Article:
The extent to which other people are concerned about their impact on you is the extent to which you can trust them. You trust them because you know it’s not just you looking after yourself; they are looking after you too. For example, I (Dr. Townsend) was working with Steve and Lisa on learning this, so that they could connect on a deeper level. She had a tendency to criticize him in public. It wasn’t mean or harsh. It was more like he was always the idiot in her stories: how he dented the car, got the flight info wrong, let their daughter wrap him around her finger, and so on. He brought it up in our session. Here is how the conversation between the three of us went: Steve: “Sometimes I dread going to a party with you because I know I’ll be the butt of one of your stories.” Lisa: “I’m sorry, but it’s not that bad, and I don’t mean any harm.” John: “Lisa, if I heard you tell me that, I would emotionally shut down right now.” Steve: “Yes. I just did.” Lisa: “Why? I was just explaining…” John: “You were explaining. And you may even... Continue Reading »

When Setting Boundaries Feels Scary

A woman came to see me (Dr. Cloud) once for help in her marriage. She described her husband as so “powerful” and “intimidating” she just could not find it in herself to talk to him about things bothering her. “Why don’t you just talk to him about these things?” I asked. “Oh, I just couldn’t do that,” she would reply. “He’s too strong. He’s so intimidating. I just don’t know what to do.” After seeing I wasn’t getting anywhere by suggesting she talk to her husband, I asked her if her husband would come in to see me. She said she would tell him I would like to talk to him. I had no idea what I was in for. On the day of her next appointment, I went into the waiting room to find the woman sitting there with a small, frail-looking man. He stood and said, in one of the least intimidating, squirrelly little voices I had ever heard, “Hi, Dr. Cloud. It is so nice to meet you!” I remember describing him later as “mousy.” He came across as just a whisper of a person. I could see immediately that his wife and I had some work to... Continue Reading »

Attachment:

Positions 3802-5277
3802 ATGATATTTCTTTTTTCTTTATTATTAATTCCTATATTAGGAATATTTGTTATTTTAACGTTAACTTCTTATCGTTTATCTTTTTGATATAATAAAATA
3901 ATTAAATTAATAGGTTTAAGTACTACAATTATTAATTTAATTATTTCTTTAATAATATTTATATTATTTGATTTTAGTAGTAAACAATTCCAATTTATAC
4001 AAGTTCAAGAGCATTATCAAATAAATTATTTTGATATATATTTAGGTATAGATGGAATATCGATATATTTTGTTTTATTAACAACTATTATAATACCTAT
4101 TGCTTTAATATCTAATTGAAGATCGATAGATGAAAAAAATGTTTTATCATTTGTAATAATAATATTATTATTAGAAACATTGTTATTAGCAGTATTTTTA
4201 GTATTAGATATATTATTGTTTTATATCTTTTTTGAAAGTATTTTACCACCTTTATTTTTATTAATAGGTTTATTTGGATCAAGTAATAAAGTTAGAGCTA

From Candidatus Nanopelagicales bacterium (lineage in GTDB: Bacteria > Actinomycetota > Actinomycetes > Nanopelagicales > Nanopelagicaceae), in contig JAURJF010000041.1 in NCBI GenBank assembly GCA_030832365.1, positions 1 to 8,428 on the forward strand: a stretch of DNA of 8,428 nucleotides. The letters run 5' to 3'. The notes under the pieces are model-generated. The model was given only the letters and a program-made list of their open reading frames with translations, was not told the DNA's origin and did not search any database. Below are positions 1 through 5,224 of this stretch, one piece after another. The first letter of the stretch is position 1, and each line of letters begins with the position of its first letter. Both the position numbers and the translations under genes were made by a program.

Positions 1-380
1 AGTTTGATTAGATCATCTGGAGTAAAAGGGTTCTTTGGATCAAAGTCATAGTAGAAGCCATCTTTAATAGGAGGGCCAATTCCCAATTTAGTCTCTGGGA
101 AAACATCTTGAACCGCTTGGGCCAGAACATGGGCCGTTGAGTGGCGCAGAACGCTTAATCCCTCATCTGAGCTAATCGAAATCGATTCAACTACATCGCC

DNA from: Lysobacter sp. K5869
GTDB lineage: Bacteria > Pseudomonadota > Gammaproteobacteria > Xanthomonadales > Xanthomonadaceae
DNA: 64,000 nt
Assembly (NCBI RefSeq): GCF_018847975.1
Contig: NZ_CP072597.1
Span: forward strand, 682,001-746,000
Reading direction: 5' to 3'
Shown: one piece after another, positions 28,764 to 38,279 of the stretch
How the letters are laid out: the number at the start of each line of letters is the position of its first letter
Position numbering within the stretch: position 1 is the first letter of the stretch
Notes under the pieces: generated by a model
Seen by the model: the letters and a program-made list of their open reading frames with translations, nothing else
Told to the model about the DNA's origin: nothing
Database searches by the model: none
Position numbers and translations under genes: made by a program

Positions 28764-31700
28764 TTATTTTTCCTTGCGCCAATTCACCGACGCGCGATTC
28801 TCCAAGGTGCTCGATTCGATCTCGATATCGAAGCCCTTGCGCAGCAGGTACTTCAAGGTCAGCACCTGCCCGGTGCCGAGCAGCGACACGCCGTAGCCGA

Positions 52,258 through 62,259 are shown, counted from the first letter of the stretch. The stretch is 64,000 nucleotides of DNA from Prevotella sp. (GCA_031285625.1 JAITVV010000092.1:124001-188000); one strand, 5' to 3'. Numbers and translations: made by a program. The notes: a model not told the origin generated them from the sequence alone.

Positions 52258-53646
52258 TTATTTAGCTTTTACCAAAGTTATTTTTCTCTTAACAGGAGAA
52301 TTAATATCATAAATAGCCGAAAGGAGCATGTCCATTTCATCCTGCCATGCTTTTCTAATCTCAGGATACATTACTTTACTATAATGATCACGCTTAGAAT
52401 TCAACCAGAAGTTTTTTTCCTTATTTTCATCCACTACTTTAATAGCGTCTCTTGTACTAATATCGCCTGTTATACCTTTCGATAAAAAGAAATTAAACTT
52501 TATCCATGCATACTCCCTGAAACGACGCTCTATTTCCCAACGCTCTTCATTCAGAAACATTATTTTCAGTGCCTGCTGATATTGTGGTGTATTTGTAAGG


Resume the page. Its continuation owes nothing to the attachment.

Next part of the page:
How Confrontation Creates Connections for Couples

When my wife, Barbi, and I (Dr. Townsend) were first married, we used to have conflicts about conflict. Looking back, it’s kind of funny as I later went on to write a Christian relationship book called Boundaries in Marriage. Imagine watching us have boundary conversations about how bad our marriage boundaries were. Barbi’s approach to conflict was to avoid it. My approach tended to be more blunt. We’d talk about a problem and it wouldn’t go well. One of us would misunderstand, we would pull away from each other, and the problem wouldn’t get solved. One day, I asked Barbi, “When we argue, I never stop loving you. Is there anything I can do to make this better for you?” She thought a minute and said, “Maybe if you let me know you love me before you confront me, that might help.” I thought that was a good idea, so I agreed. The next time I wanted to have a talk with her about a concern, I walked in the room and said something like, “Honey, I just want to let you know I really care about you and I hope you feel safe with me.” Then when I brought... Continue Reading »